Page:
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Govt Fails To Help Universities And Researchers

17 May 2002

The Government's approach to the HSNO bill is effectively depriving New Zealand's core industries such as agriculture and horticulture from advancing through biotechnology, National Biotechnology Spokesperson Paul Hutchison said today.

The Royal Commission on genetic engineering recommended that importation powers for low risk genetically modified organisms be delegated to Institutional Biological Safety Committees so that research institutes would save significant money.

Dr Hutchison has proposed an amendment to the HSNO Bill which would reduce the costs of approvals for biotechnology research but this has been rejected by the Government.

The New Zealand Vice Chancellor Committee said that 'under current systems such approvals are proceeded by ERMA at a minimum cost of $3000 to the applicant. This cost is prohibitive, creates unwarranted delays and reduces the scope and quality of many university and research outcomes'.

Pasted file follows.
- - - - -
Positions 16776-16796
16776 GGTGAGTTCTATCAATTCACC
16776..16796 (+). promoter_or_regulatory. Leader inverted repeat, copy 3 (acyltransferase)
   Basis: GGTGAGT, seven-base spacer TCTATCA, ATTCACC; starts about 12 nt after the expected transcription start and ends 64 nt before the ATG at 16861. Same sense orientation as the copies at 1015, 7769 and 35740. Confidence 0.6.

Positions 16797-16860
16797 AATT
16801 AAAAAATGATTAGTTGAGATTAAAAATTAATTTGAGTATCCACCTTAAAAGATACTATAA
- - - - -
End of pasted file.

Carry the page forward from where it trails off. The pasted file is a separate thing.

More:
The Vice Chancellor's submission supported the change. 'We see no reason for deferring this decision to a later amendment in view of the obvious and unnecessary constraints it places on research, we urge the change'.

"It seems incredible that the Government says it will focus on biotechnology as part of its growth strategy yet all it has done is put up hurdles on research, and in this example they are increasing compliance costs.

"The Government's 'moratorium' is against the recommendation of the Royal Commission. The Government's further obstruction sends negative signals to our biotechnology researchers and investors.

"It is vital that New Zealand promotes research in biotechnology, particularly for the important industries of agriculture and horticulture, but this Government's actions are doing the very opposite," Dr Hutchison said.


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